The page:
I’m sure atleast one of your devices must have had a problem at one point of time or another, the obvious thing you would have done at that point was reboot the system. Suddenly, it starts working mysteriously. Have we ever thought how this works? Do we know anything about what is happening internally? To know about this Continue reading this post!
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Reason for occurrence of Errors
It turns out that most of the problems on your computer happen due to a certain mishap in its internal code. Sometimes, certain dll’s fail, The memory encounters issues, The CPU is not able to process data etc. These problems are the type of problems that cannot be fully recovered while the computer is active. Take the example of a memory error or Dynamic Linked Library Crash. Once this error occurs it constantly gives error messages to the user in the form of Message Boxes. An Example of a Dynamic Library Crash and Memory Error Messages are given below.
Such errors are hard to resolve while the computer is switched on.
let us take a simple example of a collapsed bridge that is the only way to cross a river for hundreds of kilometers. Unless you have a car that runs on water, the most logical option is to traverse the direction in which you came and find another path. Computers behave in such a way. In cases of extremely fatal errors which are usually very less, The infamous Blue Screen of Death(BSOD) appears. This occurs when Windows encounters a fatal error and is similar to the Kernel Panics on the Apple and Linux Devices.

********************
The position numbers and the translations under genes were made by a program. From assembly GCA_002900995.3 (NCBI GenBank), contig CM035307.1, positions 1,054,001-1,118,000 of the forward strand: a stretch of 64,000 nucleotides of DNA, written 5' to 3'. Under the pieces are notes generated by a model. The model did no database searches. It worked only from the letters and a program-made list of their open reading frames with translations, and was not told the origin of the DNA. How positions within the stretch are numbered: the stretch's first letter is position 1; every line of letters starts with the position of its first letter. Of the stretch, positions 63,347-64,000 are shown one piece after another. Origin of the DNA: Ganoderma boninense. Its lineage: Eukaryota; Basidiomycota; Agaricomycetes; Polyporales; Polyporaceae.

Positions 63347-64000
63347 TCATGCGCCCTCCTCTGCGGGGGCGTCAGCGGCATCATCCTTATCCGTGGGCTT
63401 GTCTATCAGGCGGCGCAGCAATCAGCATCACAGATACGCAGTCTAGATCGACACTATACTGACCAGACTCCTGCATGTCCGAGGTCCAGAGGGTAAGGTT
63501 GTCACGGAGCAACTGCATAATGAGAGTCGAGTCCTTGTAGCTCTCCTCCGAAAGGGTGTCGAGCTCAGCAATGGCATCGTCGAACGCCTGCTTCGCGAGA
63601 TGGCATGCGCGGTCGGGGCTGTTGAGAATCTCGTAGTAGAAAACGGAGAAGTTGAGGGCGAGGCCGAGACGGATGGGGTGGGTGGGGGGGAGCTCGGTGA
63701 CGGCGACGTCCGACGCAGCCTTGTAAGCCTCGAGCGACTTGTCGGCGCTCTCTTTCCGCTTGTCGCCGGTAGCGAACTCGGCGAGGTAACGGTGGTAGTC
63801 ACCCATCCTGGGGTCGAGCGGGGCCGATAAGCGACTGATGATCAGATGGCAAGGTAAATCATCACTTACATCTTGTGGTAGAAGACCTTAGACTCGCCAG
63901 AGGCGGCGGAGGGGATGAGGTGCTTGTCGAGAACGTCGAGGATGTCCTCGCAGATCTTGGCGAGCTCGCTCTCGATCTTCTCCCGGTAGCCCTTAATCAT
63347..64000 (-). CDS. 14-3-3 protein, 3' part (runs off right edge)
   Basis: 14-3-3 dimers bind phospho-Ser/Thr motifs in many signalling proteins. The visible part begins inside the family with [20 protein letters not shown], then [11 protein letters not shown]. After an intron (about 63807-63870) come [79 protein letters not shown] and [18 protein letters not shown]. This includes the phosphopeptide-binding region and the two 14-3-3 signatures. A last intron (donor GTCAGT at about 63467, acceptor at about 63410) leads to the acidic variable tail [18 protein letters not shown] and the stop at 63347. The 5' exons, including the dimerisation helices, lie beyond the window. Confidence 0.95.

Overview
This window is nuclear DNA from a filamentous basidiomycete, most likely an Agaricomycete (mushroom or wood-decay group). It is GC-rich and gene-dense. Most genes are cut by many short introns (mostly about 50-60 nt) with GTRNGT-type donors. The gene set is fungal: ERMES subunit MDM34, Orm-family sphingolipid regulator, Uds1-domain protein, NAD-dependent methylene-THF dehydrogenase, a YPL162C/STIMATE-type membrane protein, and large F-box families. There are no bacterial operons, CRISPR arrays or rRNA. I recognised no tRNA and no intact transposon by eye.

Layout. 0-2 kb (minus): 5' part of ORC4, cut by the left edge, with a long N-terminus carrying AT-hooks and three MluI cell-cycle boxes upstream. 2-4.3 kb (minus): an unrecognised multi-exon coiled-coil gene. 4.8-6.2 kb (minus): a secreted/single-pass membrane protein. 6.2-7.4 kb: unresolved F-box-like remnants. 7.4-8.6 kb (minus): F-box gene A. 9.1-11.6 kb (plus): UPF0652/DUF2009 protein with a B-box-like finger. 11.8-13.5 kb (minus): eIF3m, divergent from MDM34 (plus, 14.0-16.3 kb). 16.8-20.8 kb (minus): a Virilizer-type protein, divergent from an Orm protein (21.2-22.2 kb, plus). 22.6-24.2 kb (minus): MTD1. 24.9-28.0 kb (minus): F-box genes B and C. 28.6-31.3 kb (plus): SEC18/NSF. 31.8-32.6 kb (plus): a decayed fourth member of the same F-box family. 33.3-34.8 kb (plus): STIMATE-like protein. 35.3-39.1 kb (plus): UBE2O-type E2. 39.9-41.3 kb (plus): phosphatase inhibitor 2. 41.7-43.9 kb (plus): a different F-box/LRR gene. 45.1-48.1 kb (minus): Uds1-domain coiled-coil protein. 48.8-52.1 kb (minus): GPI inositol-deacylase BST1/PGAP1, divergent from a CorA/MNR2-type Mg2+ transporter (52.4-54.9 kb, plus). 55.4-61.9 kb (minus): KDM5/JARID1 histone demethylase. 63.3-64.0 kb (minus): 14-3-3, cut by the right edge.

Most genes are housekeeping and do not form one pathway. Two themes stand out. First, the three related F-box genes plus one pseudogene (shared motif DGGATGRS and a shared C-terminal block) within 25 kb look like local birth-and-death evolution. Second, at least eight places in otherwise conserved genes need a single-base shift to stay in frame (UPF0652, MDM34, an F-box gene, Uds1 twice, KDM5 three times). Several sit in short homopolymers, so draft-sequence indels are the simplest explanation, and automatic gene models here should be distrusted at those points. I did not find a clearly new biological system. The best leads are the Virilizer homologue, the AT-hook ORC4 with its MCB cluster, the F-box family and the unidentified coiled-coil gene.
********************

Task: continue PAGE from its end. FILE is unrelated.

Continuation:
When this occurs you are either forced to reboot or enter Windows Recovery mode.
Sometimes Programmers write code in such a way that it demands certain resources to be allocated to itself. When this condition isn’t satisfied it goes haywire and causes errors.
Some other causes
There is a certain type of error that occurs when Windows tries to read a piece of code from memory that simply doesn’t exist. In this case rebooting forces Windows to wipe out the old data from memory and rewrite it with the appropriate memory allocation and required data. Which makes your system usable again. Sometimes poorly written software are generally unoptimized and may lead to memory overuse. Some programs may also get stuck in an infinite loop hogging resources. Rebooting will break the loop and free up your system.
Sometimes, excessive running applications and services tend to screw up your computer’s performance. In this case a hard reboot kills these extra processes and restarts with only the processes currently required by the computer.
So in short, Rebooting helps to clear residual memory issues as well as dll errors that cause system wide crashes. Since the computer can’t recover on its own when it is running a reboot is required. Now you know the reason why that code you wrote suddenly started working after you shut down your system.
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